In a report on the Massachusetts special Senate election on Fox News' Special Report, correspondent Molly Line highlighted how the campaign of Republican candidate Scott Brown claims "they've raised $1.3 million in the last 24 hours," but made no mention of Fox News' role in helping Brown raise some of that money. Brown has made several appearances on Fox News to solicit funds and volunteers for his campaign -- two of which took place in "the last 24 hours."
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From the January 12 edition of Fox News' Special Report with Bret Baier:
LINE: Aware of the closeness of this race, Democrats have moved a national party operative here to the state to help [Democratic candidate Martha] Coakley. Senator John Kerry has sent out a fundraising letter citing this race as a dead heat, and President Bill Clinton -- former President Bill Clinton -- will be here on Friday to help in the race as well, though the White House saying President Obama not expected to be here in the state. As for Scott Brown's campaign, they say they've raised $1.3 million in the last 24 hours, and they'll be out doing some retail politicking in these final hours. Bret?
In Fox News appearances -- two in "the last 24 hours" -- Brown encouraged viewers to donate money
On Fox, Brown encouraged viewers to visit his campaign website to find out "how to help with donating and volunteering." As Media Matters for America has documented, in appearances on Fox News' America's Newsroom, On the Record, and Hannity, Brown pointed viewers to his campaign website, solicited funds for his campaign, and also cited RedInvadesBlue.com, where, he said, "we have a money bomb right now that's hitting ... and you can help me fight back against the machine."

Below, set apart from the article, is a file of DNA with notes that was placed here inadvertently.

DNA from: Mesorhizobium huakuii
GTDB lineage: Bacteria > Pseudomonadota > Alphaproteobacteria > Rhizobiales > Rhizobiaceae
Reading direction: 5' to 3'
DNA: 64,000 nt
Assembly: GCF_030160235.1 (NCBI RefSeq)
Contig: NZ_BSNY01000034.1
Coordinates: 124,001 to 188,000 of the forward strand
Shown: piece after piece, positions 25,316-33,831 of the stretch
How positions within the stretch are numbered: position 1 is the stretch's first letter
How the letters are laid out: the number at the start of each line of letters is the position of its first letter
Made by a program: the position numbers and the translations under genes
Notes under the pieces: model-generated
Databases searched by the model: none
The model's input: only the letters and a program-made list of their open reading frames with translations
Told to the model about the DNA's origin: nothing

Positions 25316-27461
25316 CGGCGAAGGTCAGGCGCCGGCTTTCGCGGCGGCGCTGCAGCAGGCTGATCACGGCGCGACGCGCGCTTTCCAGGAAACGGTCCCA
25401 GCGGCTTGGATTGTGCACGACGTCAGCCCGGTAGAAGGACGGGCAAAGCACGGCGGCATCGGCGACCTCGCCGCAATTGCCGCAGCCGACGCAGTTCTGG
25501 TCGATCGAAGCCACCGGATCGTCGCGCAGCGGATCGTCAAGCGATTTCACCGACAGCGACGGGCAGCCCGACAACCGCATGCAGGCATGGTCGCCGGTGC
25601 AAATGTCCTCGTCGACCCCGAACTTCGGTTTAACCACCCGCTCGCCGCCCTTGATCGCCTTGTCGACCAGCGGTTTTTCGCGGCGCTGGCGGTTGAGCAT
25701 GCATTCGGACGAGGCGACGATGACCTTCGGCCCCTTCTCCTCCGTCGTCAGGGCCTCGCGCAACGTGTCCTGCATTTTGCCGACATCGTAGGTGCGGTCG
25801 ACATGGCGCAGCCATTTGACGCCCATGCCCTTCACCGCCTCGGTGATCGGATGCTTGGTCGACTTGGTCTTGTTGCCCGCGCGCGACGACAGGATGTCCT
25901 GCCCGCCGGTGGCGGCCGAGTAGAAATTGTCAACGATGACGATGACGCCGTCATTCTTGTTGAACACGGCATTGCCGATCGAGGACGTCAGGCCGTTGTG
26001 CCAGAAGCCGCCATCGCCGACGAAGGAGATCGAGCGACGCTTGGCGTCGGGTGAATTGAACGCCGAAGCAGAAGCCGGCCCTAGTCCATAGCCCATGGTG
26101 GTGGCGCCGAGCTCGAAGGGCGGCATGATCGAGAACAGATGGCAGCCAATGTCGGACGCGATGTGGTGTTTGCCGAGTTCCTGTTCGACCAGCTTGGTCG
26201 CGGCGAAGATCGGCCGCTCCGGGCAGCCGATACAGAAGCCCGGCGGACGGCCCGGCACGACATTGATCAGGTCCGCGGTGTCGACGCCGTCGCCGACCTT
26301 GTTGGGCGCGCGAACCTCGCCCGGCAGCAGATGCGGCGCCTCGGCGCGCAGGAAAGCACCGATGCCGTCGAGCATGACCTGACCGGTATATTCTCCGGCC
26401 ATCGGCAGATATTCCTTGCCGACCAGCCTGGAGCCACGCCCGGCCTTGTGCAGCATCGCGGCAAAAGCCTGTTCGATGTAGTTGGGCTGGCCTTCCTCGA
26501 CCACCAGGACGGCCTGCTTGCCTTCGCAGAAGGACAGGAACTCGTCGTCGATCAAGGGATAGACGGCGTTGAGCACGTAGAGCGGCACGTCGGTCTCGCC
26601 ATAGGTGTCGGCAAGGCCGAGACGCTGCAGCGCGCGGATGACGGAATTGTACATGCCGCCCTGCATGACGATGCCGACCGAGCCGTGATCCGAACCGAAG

Brown made two fund-soliciting appearances in the "last 24 hours" before Special Report. Two of Brown's Fox News appearances occurred in the 24 hours preceding the January 12 edition of Special Report -- on the January 11 edition of On The Record with Greta Van Susteren and on the January 12 edition of America's Newsroom. Brown solicited donations for his campaign in both appearances.
From the January 12 edition of Fox News' America's Newsroom:
BROWN: There's political chicanery. I'm used to it in Massachusetts. And people can go to BrownForUSSenate.com, they can learn more about that and how to help with donating and volunteering.
From the January 11 edition of Fox News' On The Record with Greta Van Susteren:
BROWN: Martha's a good person, but she's wrong on all the issues. And the people of Massachusetts are upset at the taxing, the spending, the backroom deals. Martha Coakley's position on terror -- it's outrageous. She said tonight that there are no terrorists in Afghanistan. That's the type of person who has a policy that is very scary, especially when we're trying to provide the tools and resources for our soldiers to keep them safe. And if people want to learn more, they can certainly go to BrownForUSSenate.com.
But we have a money bomb right now that's hitting, and you can go to RedInvadesBlue.com, and you can help me fight back against the machine, because the negative ads -- the second I walked off the stage, the negative ads have started. And you all around the country can make a big, big difference in this race.
Fox "political analyst" Morris used position to fundraise in support of Brown
"Please, please help" Brown, Morris urged viewers. During the January 11 edition of Fox News' Hannity, political analyst Dick Morris urged viewers to "go to DickMorris.com ... to help elect Brown," because if "we win this fight, then there will never be another victory for Obama." DickMorris.com includes a fundraising plea to help the group the League of American Voters -- for which Morris is chief strategist -- "raise $300,000 for a last minute media buy to push Brown and the Republicans to victory"; Fox News executives allowed Morris to solicit funds for Republican efforts despite reportedly telling colleague Mike Huckabee to cease conflict-of-interest promotions that help his political action committee.
Fox News has history of giving airtime to, shilling for Republican candidates
Conservative candidates stump on Fox during lead-up to elections. In the two weeks leading up to the November 3, 2009, elections, Conservative Party congressional candidate Doug Hoffman, New Jersey Republican gubernatorial candidate Chris Christie, and Virginia Republican gubernatorial candidate Bob McDonnell appeared on Fox News and its personalities' radio shows at least 16 times for live interviews lasting a total of 114 minutes and 36 seconds. Further, numerous Fox News hosts and political analysts encouraged voters to donate to and volunteer and vote for GOP and conservative candidates, including Christie, McDonnell, and Hoffman.